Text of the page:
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About Placeography

Placeography is a wiki where you can share the history of and stories about a house, building, farmstead, public land, neighborhood or any place to which you have a personal connection. If you don't have a place to contribute, please enjoy learning about others.

To get started learn how to add pages then add a building.

June's Featured Place
Minnesota Linseed Oil Company, 1101 South Third Street, Minneapolis Minnesota

The Minnesota Linseed Oil Company was officially incorporated in September 1870 by Robert Hale of Chicago, J. K. Sidle, Davic C. Bell, H. G. Sidle, Godfrey Scheitlin, Maurice Auerbach, and William S. King. In June of that year, the first mill was destroyed by fire. The company planned a new plant near Washington Avenue South and Eleventh Street. The company also built a 30-by-44-foot, 50-foot-tall flax seed elevator the following year. Around 1878, company managers Benton and Ramsey decided to use linseed oil to manufacture house paint. This venture led to the incorporation of the Minnesota Linseed Oil Paint Company, in 1889. By 1899 the twenty-five-year-old linseed oil company's production levels had outgrown its facilities. A new office and manufacturing buildings were planned for Eleventh Avenue and South Third Street. The five story headquarters building was designed by architects Franklin and Louis Long and built by Pike and Cook. It was completed in 1905. Other buildings on the site included a boiler room and engine house, production facilities for linseed oil crushing, boiling and solid linseed oil cake pressing and storage silos for the flaxseed and linseed oil. In 1912 a three story addition to the five story headquarters was designed by Lowell Lamoureaux. By the early twentieth century, the Minnesota Linseed Oil Company was the largest manufacturer of linseed oil in the state. As such, the company played a major role in making Minneapolis the Northwest market and distribution center for the linseed oil industry and according to two contemporary sources, the world leader in the output of linseed oil and its by-products, which were shipped throughout North and South America, Europe, and Australia. When C. Angus Wurtele, son of Valentine Wurtele, became company president in 1965, he felt that the company's business model was outdated. He recognized that the paint industry was consolidating rapidly and that the outlook was not good for medium-sized regional paint companies like Minnesota Paints. A company had to sell 3 to 4 million gallons of paint per year to stay competitive, and Minnesota Paint's volume was 2.5 million gallons. Wurtele examined options to sell the company, acquire another company, or merge. In July 1970, Minnesota Paints merged with the Valspar Corporation, a company based in Rockford, Illinois.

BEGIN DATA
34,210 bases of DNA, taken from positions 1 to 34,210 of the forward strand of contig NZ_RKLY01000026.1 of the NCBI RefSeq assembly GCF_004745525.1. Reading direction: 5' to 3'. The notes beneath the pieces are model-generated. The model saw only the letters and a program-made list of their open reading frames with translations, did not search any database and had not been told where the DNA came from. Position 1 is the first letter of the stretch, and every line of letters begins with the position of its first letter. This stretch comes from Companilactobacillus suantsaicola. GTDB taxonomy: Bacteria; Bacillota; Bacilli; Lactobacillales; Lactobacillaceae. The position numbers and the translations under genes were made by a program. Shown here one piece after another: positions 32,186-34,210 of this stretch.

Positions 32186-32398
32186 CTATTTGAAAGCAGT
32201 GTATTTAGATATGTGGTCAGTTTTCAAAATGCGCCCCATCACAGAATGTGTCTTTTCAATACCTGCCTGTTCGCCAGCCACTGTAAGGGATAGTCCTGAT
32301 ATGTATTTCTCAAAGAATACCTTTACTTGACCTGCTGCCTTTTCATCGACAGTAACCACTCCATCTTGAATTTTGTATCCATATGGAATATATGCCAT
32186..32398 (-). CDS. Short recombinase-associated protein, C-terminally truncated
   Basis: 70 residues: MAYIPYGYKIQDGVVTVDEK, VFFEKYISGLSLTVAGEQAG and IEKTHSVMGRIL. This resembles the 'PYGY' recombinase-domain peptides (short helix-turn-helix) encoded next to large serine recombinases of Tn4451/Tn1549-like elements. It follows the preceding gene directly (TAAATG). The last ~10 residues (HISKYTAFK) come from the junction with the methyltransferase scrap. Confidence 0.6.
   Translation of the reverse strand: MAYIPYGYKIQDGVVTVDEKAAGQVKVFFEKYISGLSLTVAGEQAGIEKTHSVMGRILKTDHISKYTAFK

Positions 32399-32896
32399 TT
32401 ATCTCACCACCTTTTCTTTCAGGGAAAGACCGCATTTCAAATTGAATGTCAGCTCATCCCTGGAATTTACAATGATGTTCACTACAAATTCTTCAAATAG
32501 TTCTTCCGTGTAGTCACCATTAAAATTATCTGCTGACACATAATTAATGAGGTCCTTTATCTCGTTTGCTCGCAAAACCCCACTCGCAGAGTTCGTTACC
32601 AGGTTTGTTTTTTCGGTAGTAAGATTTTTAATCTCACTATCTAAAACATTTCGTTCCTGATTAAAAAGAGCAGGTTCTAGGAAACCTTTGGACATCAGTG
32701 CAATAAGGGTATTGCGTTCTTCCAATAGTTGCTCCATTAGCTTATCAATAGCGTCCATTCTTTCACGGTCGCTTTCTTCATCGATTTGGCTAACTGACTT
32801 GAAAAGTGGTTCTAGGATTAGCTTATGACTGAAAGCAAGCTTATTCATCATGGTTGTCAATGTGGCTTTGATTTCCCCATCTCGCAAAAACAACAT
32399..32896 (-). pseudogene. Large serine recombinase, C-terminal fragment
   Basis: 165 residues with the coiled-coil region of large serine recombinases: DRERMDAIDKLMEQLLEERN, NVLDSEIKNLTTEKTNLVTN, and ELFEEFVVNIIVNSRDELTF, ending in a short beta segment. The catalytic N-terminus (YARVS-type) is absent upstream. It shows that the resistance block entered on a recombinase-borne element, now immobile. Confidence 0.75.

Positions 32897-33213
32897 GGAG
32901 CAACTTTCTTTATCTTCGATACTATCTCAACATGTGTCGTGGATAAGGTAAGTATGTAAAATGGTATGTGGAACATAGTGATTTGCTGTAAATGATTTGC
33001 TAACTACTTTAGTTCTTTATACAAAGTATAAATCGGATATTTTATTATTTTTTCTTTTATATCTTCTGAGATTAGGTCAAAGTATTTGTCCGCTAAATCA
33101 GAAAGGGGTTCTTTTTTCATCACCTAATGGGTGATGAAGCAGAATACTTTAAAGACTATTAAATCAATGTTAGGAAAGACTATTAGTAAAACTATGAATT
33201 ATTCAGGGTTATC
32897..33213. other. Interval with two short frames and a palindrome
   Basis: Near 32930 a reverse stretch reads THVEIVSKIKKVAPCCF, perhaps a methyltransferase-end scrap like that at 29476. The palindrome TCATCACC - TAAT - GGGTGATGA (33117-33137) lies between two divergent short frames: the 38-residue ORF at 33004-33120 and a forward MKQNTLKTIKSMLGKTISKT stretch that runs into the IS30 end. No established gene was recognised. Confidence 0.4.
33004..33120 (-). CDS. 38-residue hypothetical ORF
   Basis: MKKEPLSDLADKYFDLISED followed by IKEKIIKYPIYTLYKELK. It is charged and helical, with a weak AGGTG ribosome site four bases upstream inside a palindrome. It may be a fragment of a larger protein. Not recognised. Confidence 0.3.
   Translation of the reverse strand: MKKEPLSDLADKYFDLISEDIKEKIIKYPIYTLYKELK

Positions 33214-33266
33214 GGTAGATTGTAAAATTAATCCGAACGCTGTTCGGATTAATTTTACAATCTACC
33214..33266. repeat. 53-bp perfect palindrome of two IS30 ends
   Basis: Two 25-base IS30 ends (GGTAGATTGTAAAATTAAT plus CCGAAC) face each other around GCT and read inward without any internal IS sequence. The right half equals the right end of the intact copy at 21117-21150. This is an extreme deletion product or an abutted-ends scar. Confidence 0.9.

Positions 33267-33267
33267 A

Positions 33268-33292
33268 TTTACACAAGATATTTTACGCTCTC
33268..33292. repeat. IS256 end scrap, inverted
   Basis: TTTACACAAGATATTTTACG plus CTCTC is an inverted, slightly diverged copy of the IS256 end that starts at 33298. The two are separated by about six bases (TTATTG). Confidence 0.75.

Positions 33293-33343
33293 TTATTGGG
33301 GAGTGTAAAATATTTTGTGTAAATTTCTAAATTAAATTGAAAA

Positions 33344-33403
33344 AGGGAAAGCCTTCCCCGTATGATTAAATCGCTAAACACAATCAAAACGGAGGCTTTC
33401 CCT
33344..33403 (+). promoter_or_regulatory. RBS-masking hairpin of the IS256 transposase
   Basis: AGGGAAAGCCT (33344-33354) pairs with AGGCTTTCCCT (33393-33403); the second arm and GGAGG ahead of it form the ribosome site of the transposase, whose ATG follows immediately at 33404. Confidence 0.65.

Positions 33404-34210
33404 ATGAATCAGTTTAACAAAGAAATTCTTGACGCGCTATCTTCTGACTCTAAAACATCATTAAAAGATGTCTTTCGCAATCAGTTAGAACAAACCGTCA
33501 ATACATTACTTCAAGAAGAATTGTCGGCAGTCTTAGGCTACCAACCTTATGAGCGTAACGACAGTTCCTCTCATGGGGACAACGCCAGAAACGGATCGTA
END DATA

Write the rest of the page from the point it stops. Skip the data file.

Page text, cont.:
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Old Highland

The area known today as the Old Highland Neighborhood was opened for settlement in 1857. During the period of the 1860s much of Old Highland was platted. A major growth of the Old Highland Neighborhood occurred during the 1880s and 1890s. This period saw large architecturally designed and contractor-built residences of distinctive period styles. The population was generally merchants who operated businesses along Washington, Plymouth, and West Broadway.


U of Minnesota

ARCH 5674 Class Project
See what the students in Arthur Chen's ARCH 5674 class at the University of Minnesota have done!




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